And now for a little bit of context. There is the natural law, which VanDrunen defines (and I feel kind of bad about just dropping a definition in a blog post that he painstakingly takes 86 pages to work up to) based on the teaching of the image of God and in the context of the covenant of creation (it takes on a different form that is not contradictory in the various covenants):
God, through nature itself, imposed moral obligation on human beings that are rightly characterized as natural law, and that this natural law directed them toward a creative and loving fruitfulness and the exercise of justice, holding out the penalty of death upon disobedience and the promise of life upon obedience. (86)
And while he makes a great defense for this definition, VanDrunen also acknowledges that “the commands of [Gen.] 2:15-17 did reveal something that Adam could not have known simply by his image-bearing nature” (86). Adam received a special revelation for this specific command, but VanDrunen sees this “not as supplementing Adam’s natural moral obligation but as focusing it” (85).
And now, seriously, back to my question. One way that I’ve always looked at this whole “tree of the knowledge of good and evil” thing is that Adam needed to know, and I mean really know in an intimate way, that God is good. Let me break that down with emphasis:
God is good.
God is good.
God is good.
There is no good apart from God. All good comes from God. He is the source of good. And he is indeed 100% good. Therefore, to look to anything else for good is evil. So, my first question is really, “Did Adam know that God is good through natural law?”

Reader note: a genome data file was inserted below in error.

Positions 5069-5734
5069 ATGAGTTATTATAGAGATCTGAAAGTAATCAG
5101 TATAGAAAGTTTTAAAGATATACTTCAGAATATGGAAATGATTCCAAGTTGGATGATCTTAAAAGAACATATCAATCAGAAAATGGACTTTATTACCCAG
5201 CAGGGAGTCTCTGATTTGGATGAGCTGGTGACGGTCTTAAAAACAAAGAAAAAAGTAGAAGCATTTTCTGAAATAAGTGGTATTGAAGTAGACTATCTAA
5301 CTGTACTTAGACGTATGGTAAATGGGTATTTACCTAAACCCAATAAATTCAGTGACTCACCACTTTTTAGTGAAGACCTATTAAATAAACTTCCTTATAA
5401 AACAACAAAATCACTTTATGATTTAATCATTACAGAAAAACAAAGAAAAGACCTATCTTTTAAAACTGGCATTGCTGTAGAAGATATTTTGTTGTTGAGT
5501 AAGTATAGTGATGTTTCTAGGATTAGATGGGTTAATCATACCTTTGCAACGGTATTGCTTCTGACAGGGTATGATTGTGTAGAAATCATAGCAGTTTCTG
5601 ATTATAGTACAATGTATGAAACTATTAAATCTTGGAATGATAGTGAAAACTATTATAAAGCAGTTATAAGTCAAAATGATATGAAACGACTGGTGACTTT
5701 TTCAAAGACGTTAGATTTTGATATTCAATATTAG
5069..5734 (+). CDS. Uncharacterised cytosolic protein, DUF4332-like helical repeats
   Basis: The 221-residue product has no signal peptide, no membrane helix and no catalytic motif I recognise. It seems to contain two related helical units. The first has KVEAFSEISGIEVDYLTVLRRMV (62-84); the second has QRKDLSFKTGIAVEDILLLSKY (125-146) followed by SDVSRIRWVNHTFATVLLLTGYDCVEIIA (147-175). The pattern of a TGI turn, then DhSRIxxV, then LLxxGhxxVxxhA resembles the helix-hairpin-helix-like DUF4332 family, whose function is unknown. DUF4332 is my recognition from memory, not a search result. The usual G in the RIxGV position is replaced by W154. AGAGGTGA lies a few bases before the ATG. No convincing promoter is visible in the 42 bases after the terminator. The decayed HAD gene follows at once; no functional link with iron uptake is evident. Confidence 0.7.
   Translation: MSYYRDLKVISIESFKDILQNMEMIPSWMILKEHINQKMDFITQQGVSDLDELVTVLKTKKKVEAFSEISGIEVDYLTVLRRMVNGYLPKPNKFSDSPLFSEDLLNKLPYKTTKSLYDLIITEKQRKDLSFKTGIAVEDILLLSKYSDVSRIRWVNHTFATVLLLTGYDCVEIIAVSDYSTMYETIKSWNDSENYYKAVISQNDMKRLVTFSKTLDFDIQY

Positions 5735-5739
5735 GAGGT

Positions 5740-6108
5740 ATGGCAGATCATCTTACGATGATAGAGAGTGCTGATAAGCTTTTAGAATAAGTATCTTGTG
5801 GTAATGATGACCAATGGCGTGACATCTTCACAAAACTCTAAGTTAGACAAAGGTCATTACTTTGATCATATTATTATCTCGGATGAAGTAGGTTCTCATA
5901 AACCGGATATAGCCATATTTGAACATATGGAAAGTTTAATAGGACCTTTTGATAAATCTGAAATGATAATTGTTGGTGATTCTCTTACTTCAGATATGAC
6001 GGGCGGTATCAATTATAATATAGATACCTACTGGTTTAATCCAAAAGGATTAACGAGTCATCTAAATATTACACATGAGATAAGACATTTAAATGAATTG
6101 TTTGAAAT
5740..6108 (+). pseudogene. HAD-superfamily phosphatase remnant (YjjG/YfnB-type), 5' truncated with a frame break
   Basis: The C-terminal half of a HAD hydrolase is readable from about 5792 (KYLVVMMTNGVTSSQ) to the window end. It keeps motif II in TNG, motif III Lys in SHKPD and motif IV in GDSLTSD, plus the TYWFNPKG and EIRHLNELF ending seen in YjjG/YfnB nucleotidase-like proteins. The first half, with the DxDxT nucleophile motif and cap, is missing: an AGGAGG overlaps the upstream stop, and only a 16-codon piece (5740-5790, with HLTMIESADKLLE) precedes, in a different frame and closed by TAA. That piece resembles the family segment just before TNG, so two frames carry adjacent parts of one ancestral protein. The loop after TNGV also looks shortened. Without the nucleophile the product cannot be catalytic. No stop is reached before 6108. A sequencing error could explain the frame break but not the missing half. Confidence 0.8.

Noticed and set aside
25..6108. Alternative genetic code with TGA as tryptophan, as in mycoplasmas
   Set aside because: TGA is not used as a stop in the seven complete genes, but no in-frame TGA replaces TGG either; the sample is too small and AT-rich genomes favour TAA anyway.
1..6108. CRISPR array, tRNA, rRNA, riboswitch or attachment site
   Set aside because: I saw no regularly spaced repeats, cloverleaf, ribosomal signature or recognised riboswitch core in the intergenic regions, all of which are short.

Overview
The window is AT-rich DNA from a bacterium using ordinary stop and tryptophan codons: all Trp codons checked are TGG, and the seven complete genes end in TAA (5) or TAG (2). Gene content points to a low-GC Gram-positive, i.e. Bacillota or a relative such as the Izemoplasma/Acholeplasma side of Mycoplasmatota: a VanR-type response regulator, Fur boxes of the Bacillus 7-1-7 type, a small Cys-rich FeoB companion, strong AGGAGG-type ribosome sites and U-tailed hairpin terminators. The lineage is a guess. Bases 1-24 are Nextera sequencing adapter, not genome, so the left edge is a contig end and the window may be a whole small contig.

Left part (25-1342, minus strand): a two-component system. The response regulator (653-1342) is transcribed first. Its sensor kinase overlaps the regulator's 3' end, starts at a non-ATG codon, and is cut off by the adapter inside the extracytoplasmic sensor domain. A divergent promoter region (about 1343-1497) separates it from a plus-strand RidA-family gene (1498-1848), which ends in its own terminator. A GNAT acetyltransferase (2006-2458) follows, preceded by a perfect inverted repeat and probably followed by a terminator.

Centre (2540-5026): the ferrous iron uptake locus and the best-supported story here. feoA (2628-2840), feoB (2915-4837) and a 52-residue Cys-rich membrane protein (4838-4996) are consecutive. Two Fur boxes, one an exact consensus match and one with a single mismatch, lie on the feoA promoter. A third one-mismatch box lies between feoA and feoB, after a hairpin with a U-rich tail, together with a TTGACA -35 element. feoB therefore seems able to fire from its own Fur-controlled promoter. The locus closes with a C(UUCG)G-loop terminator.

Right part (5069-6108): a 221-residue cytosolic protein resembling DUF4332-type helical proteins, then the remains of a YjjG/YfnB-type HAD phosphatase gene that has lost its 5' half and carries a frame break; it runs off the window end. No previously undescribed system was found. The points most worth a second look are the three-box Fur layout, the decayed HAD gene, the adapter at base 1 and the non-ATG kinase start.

Secondly, God spoke a specific command to Adam. It seems kind of arbitrary, although we know that it isn’t. But this command to not eat of the tree of the knowledge of good and evil is what God shares in his special revelation to Adam. This leads to my next question: “Did Adam believe God?” Did he believe that he would surely die? Did he believe that this command was for his good? And would this kind of ascent of belief in God’s Word and action based upon it be considered faith?
Of course, I get the whole part about how Adam was able to obey before the fall, able to do good, and that without Jesus Christ’s work applied to us we are not. We need to be given new life that comes with faith in Christ and his work on our behalf, and our obedience is a response to that faith. In Christ, we are able to do good.
In Heb. 11:1 faith is defined as “the assurance of things hoped for, the conviction of things not seen.” Adam had communion with God, but did he believe his Word? Did he intimately know that God is the source of all good and that his dependence on the God’s Word was imperative to knowing good from evil? Did he hope for that eschatological goal that he was working towards in his probation? I think this distinction before the fall between special revelation and natural law is important. But I’m left wondering that maybe Adam knew good in the sense that natural law can convey, but he in fact didn’t know good very well because he didn’t trust and hold fast to God’s Word.